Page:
Delos

Delos

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The island of Delos isolated in the centre of the roughly circular ring of islands called the Cyclades
Cyclades
The Cyclades is a Greek island group in the Aegean Sea, south-east of the mainland of Greece; and a former administrative prefecture of Greece. They are one of the island groups which constitute the Aegean archipelago. The name refers to the islands around the sacred island of Delos...

, near Mykonos
Mykonos
Mykonos is a Greek island, part of the Cyclades, lying between Tinos, Syros, Paros and Naxos. The island spans an area of and rises to an elevation of at its highest point. There are 9,320 inhabitants most of whom live in the largest town, Mykonos, which lies on the west coast. The town is also...

, is one of the most important mythological, historical and archaeological sites in Greece
Greece
Greece , officially the Hellenic Republic , and historically Hellas or the Republic of Greece in English, is a country in southeastern Europe....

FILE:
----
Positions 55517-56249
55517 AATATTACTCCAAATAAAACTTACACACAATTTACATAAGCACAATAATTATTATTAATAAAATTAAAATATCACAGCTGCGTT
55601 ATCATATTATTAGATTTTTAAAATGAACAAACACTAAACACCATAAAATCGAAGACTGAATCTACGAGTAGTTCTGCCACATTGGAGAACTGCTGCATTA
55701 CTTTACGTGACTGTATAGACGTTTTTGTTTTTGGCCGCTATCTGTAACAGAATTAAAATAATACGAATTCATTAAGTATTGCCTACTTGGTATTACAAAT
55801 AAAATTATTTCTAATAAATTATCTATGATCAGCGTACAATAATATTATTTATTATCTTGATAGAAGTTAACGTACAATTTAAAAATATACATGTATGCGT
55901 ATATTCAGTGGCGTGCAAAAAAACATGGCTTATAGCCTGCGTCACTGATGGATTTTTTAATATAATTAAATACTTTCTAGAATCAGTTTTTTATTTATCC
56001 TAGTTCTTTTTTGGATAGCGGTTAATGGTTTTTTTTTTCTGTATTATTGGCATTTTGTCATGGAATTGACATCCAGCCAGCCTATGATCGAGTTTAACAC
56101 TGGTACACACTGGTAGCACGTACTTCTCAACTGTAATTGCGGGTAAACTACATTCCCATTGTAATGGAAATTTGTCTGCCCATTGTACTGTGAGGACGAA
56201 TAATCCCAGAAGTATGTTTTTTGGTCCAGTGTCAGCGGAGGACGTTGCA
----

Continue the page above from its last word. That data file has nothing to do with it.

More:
. The excavations in the island are among the most extensive in the Mediterranean; ongoing work takes place under the direction of the French School at Athens and many of the artifacts found are on display at the Archaeological Museum of Delos and the National Archaeological Museum of Athens
National Archaeological Museum of Athens
The National Archaeological Museum in Athens houses some of the most important artifacts from a variety of archaeological locations around Greece from prehistory to late antiquity. It is considered one of the great museums in the world and contains the richest collection of artifacts from Greek...

.

Delos had a position as a holy sanctuary for a millennium before Olympian Greek mythology
Greek mythology
Greek mythology is the body of myths and legends belonging to the ancient Greeks, concerning their gods and heroes, the nature of the world, and the origins and significance of their own cult and ritual practices. They were a part of religion in ancient Greece...